View Full Version : Soft Contact Prints

brian steinberger
22-Aug-2005, 17:49
Last night I was making some contact prints from some 4x5 negatives. I was very unhappy with how they appeared soft compared to ones that I had done months ago on someone elses enlarger. It was with the same paper. The only thing I could think of would be that my paper is old, which it is. Does paper do this when it gets old? Also, could certain glass cause contact prints to appear slightly soft? I'm not contacting through pages or sleeves. I'm taking the negative out and lying it right on the paper.

Mike Lopez
22-Aug-2005, 18:25
Are you sure you have enough pressure between the glass and the negative?

22-Aug-2005, 18:25
I don't think it is the paper. I've used 10 year old paper, and it prints sharp.... the highlights may be fogged a little, but it's still sharp.

It may be the glass. Have you printed through that glass before?

Mark Sawyer
22-Aug-2005, 18:26
Brian- Conventional silver paper will go soft gradually, (and pick up a fog), but not appreciably over a period of a few months, unless it was left in a hot environment, (in a car on a hot day...) Perhaps your developer was not as robust as the earlier one? Or, if you're using a variable contrast paper, a different wavelength lightsource could change the contrast. Just quick thoughts...

Dave Moeller
22-Aug-2005, 18:27
I'm assuming that you're using some sort of contact printing frame...if not, the weight of the glass alone probably won't hold the negative tightly against the paper. You can improvise with weights and/or binder clips, but a contact printing frame is best.

A few other things things that come to mind: Is the glass clean (if not, softness could results), is the negative being held tightly against the paper (any gap between the paper and the negative will introduce softness), and what developer are you using (some developers are softer than others)? Also, are you contact printing the same negatives that you enlarged previously? If not, are you sure the negatives are sharp?

Lots of things to check...but if the negatives are sharp you should find it pretty easy to get sharp contact prints as long as the negative and paper are held tightly together.

Will Strain
22-Aug-2005, 18:27
condenser vs. cold light/diffused source?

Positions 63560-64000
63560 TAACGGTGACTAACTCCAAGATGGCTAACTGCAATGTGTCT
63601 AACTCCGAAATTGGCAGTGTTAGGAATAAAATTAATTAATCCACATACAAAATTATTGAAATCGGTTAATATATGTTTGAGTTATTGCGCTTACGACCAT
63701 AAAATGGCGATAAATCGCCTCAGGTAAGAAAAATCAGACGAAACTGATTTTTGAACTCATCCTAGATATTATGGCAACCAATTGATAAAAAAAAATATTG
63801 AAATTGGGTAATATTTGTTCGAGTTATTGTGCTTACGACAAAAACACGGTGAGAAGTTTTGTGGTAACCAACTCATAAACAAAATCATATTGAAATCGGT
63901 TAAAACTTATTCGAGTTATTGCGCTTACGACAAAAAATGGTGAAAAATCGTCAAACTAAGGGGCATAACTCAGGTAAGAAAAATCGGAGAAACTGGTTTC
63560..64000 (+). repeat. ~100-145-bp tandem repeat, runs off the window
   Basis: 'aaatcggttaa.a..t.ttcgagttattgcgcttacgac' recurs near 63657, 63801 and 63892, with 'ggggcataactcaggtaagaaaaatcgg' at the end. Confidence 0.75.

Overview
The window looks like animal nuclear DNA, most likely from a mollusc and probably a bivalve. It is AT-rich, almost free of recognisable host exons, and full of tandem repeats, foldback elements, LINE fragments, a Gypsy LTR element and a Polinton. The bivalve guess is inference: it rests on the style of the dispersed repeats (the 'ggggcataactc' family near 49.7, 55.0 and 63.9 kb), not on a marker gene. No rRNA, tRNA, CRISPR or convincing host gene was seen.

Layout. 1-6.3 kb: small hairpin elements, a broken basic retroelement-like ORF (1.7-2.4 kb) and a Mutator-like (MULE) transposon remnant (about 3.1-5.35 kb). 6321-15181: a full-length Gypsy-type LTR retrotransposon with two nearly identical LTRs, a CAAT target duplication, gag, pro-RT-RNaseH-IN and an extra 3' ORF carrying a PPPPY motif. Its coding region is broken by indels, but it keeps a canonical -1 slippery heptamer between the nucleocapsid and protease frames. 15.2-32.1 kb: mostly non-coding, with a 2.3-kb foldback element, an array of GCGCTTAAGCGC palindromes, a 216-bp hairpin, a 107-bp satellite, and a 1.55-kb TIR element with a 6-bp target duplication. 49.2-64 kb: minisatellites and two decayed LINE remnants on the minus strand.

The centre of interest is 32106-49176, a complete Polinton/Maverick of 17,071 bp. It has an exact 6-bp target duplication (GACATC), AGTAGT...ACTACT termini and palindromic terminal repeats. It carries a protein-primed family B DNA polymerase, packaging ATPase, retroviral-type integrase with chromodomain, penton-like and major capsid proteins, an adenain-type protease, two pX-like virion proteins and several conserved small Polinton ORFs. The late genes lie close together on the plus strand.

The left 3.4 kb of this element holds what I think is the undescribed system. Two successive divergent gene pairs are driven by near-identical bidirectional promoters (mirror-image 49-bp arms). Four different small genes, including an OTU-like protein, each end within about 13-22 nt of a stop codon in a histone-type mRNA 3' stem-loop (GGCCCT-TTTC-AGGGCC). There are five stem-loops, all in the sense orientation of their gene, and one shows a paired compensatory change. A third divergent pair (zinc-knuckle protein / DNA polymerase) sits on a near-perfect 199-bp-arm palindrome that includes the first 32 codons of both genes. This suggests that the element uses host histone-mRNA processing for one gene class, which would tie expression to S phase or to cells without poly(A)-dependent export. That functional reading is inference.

Grasping at straws here... I doubt it would make as much difference on this end of the enlarger, but I'm just looking at the only known variables.

Brian Ellis
22-Aug-2005, 18:28
If the negative itself is sharp and the glass on your contact printing set up is normal clear glass without any defects and is kept clean, and if the glass maintains good contact with the entire negative and holds it and the paper perfectly flat, I can't think of how it would be possible to make an unsharp contact print.

Michael Jones
22-Aug-2005, 18:38
By any chance did you place emulsion next to the glass rather than the paper?


Paul Fitzgerald
22-Aug-2005, 18:40
Hi there,

Soft?? soft contrast or fuzzy image? Emulsion to emulsion, right? Spent developer?

Just a thought.

22-Aug-2005, 18:40
Adding onto Ellis' good points, consider the temperature of the light source and the condition of the developer and triple-check the grade of the paper.

brian steinberger
22-Aug-2005, 22:11
I'm using Dektol at room temperature, about 70 degrees. The paper is foggy in the highlights, I know that it's old. I'm using a condenser enlarger. The negatives are the same one's I've printed before and got sharp contact prints. The glass is clean. Maybe I should just order some new paper, and see if that helps? I'm not using a contact frame. Just simply a peice of glass.

Jorge Gasteazoro
22-Aug-2005, 22:52
I'm not using a contact frame. Just simply a peice of glass.

Did you make the prior prints with this same set up? This might be your problem, glass is not completely flat many times and if you dont have some kind of support underneath the paper, the ripples in the glass might not make good enough contact with the paper. Try putting a piece of felt or rubber underneath the paper and then the glass on top, this might help.

John Cook
23-Aug-2005, 04:12
I believe that if the glass is squeezing the paper and film emulsions together in perfect contact, you are achieving maximum sharpness regardless of developer, light source or any other factor.

From experience however, I wouldn't have too much faith in a piece of 1/8th inch windowpane to weight down film and paper.

Go to your glass store (catering to commercial store windows) and get a piece of 1/4 or 1/2 inch glass. They will grind the edges smooth to protect from cuts. It should be an inch or two larger than your paper on all sides. Pay extra, if you have to, for special careful handling with no scratches.

If you normally purchase 100 or 250 sheet boxes of paper and have a humid darkroom, another sheet (same exact size as your paper) kept inside the paper carton will prevent raw paper curling during storage.

Nick Morris
23-Aug-2005, 10:56
Using old, old paper usually results in "fog" for me, giving the print a dis-colored look rather than a loss of sharpness. Overall contrast can be altered, but the fogging will persist. Sometimes a chemical can be added to the developer, which I do not know the full name for, but it starts "benze...or benez...", and can reduce or elminate the fogging. Old or exhausted developer sounds like it might be the problem. It can reduce contrast significantly, if not compensated by extending the time. Other points mentioned above are also important considerations.